“I’m Abigail. Hi.” She gave a little wave—and only realized how stupid she must look after it was too late to stop. Then her arm fell limply back to her side, and her hand curled into a fist of its own accord. She cleared her throat. “So how do you guys know Linda?” It was such a boring question, but she couldn’t come up with anything better.

“Oh, through writing,” Eli answered, and you could tell by the way he said it that this was a great source of pride (unsurprisingly). “You said you went to a writing camp with her, so I take it you also write?” There was a gleam in his eye, a stupid hope. All of them had it, in fact. Please be like us! Please be like us!

“Uh, yeah,” Abigail answered, with clear hesitation, as if she was admitting to a disturbing fetish. “But only for fun, in my free time. I don’t do it professionally.” She always added that part—not professionally. It was her one distinction, the one clear thing she could hold onto and offer up as evidence that she was different than all these babbling, pretentious, idiotic fools. It was her way of saying (however slyly), “I’m better than you.” Because unlike them, who were holding onto pipe dreams and dedicating every hour to what should just be a hobby, she was only doing it recreationally. She was living her life the right way, the smart way, the practical way. She was a reasonable adult, not some loser living out of their mother’s basement and fantasizing over being the next George R. R. Martin or J. R. R. Tolkien. (And so what if she occasionally dreamt of getting a book published? So what if she wondered what it would be like to make the New York Times Bestseller List? At least she had a real job, and a life outside of silly fantasies and hobbies.)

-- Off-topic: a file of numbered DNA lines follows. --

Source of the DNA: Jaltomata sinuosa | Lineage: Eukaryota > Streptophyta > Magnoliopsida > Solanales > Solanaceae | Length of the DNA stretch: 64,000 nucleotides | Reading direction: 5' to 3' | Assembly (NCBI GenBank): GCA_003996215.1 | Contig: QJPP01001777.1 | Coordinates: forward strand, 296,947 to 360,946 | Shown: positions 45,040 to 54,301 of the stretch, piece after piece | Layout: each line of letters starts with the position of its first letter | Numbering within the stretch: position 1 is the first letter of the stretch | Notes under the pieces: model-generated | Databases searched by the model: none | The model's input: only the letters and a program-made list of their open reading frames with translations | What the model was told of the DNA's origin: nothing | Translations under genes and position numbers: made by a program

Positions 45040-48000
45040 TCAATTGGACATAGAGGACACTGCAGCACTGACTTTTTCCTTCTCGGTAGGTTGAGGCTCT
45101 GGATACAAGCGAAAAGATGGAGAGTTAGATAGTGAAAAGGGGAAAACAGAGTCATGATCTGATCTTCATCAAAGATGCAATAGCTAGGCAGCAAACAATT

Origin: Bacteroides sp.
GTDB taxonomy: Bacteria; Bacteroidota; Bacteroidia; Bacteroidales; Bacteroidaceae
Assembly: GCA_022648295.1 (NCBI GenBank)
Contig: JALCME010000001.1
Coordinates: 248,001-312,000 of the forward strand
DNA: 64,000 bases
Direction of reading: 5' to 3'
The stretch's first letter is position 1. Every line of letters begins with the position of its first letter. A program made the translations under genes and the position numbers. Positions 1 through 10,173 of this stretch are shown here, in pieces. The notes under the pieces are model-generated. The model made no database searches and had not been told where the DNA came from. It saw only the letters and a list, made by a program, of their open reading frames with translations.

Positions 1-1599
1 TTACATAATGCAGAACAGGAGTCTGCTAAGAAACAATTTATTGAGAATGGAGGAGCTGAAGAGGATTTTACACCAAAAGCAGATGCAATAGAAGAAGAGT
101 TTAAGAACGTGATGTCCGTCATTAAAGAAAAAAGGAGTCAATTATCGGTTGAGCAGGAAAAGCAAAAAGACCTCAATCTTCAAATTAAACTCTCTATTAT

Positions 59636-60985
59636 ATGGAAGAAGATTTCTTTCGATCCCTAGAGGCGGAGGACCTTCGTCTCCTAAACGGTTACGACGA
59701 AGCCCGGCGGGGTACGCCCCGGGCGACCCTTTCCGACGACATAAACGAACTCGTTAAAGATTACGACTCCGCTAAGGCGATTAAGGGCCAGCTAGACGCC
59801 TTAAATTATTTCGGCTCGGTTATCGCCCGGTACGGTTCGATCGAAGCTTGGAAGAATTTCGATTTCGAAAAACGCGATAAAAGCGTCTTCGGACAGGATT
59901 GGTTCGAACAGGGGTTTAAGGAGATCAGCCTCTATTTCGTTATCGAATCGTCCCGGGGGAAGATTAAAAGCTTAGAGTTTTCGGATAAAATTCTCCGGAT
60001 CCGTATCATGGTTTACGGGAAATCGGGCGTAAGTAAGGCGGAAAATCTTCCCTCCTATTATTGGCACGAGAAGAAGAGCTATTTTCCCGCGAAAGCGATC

“Oh really? That’s great.” Gulia smiled. A big, fat, thank-God-you’re-one-of-us smile. It was even worse than Linda’s grin. I’m not one of you, Abigail wanted to scream. I’ll never be one of you.

“Can I ask what you write?” Eli said. And this was the really obnoxious thing about writers: They’d always ask what you write, or what you’re working on, but only so they could talk about what they write, what they’re working on. It was all a ploy, a way to stroke themselves and praise their amazingness, their special-snowflake status. Look, Ma, I can write things! Let’s talk about how I write things and how awesome it is!

“I write different stuff,” Abigail said—another way to distance herself. “Original stuff, edgy stuff. Not, you know, mainstream fluff and schmaltz. I don’t do mass-appeal; I’d rather be niche.”